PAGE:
I'm not very good at maths (so I've just conferred with Spoke reviewer and banker Mark Dangerfield on these stats) but in response to Dirt Magazine being stoked on having five Brits in the top ten I just thought I'd break it down for them how much radder we are. So it goes like this: Great Britain has five riders in the top ten at the Windham World Cup. Their country has 64 million people so that means that they had a ratio of 1 in 12 million people in the top ten. New Zealand has three riders in the top ten at Windham, and we have 4.5 million people so that means that we had a ratio of 1 in 1.5 million people, which I think is pretty good, and in fact means that we are roughly seven times better at downhill than the UK. If you want a real laugh though check the USA stats; they have 307 million people and one person in the top ten, which means that we are around 200 times better than them.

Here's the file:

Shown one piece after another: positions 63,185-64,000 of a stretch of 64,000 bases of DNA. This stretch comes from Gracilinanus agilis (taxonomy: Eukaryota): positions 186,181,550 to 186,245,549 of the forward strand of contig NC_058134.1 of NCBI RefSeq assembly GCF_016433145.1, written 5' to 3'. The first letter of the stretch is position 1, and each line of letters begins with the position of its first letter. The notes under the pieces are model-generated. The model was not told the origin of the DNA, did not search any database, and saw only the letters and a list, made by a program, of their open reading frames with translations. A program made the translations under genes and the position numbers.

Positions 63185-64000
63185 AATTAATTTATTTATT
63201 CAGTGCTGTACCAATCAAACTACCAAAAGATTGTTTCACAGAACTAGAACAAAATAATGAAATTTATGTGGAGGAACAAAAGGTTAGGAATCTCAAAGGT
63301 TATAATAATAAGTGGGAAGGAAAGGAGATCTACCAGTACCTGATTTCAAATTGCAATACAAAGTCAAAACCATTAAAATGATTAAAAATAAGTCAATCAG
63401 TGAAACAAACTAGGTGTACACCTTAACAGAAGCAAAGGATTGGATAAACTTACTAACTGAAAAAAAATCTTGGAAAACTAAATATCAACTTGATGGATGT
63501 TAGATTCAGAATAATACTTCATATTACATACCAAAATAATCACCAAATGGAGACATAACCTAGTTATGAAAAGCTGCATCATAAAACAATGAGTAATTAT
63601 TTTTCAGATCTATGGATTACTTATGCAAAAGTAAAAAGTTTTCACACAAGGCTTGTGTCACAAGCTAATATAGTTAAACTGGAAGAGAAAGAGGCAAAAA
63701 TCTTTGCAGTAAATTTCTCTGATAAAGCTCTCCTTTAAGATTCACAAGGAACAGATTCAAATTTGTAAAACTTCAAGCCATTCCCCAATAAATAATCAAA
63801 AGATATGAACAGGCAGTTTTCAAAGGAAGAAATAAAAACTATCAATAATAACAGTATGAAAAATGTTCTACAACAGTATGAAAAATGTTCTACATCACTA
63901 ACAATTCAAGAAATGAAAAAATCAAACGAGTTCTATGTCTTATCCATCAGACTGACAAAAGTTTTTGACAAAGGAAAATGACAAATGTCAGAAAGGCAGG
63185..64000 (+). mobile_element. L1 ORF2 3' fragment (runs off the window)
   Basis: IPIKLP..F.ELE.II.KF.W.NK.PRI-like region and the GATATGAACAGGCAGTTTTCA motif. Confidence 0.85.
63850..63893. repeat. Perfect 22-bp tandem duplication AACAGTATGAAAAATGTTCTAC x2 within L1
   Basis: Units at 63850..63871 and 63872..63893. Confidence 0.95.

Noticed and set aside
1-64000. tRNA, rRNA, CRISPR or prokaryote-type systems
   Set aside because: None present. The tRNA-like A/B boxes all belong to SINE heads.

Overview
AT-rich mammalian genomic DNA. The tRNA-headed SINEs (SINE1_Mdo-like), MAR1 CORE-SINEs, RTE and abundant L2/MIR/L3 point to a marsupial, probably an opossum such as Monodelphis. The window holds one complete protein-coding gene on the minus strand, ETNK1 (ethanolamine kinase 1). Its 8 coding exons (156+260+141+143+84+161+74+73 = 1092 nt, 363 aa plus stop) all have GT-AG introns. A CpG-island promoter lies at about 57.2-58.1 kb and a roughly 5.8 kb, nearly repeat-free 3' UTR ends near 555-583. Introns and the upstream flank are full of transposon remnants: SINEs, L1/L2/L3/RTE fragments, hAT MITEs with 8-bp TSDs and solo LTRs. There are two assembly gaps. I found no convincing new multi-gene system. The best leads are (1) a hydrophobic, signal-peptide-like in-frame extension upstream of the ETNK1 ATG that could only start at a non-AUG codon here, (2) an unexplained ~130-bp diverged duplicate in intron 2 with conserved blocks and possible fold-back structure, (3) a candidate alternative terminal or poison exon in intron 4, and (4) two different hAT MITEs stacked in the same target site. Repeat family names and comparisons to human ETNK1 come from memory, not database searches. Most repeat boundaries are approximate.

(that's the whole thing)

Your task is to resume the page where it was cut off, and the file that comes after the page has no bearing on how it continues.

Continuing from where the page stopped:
Justin Leov's diary from the final professional race of his career.
Red Bull Foxhunt 2017 - 200 women and 450 men get chased down by 4 of the world's top gravity racers in a mass start race to the bottom.
The dry, dusty Cairns course was blown to pieces by Sunday afternoon but that just added to the excitement, as the big home crowd was hoping for a yellow and gold winner, but it was to be heartbreak on all fronts!
The UCI World Champs in Cairns kicked off with the XC events and the Kiwis put in a great team effort, lead by Sam Gaze who claimed his second consecutive rainbow jersey
After a long and illustrious career Justin has decided to hang up his racing shoes in favour of spending time with his family and developing their new bike-centric property near Blenheim... Good luck mate and thanks for all the good times
Semenuk is back for the five-peat at the Red Bull Joyride. 12 massive features, the biggest crowd of the year and a stacked field, what more could you ask for at the iconic Crankworx Slopestyle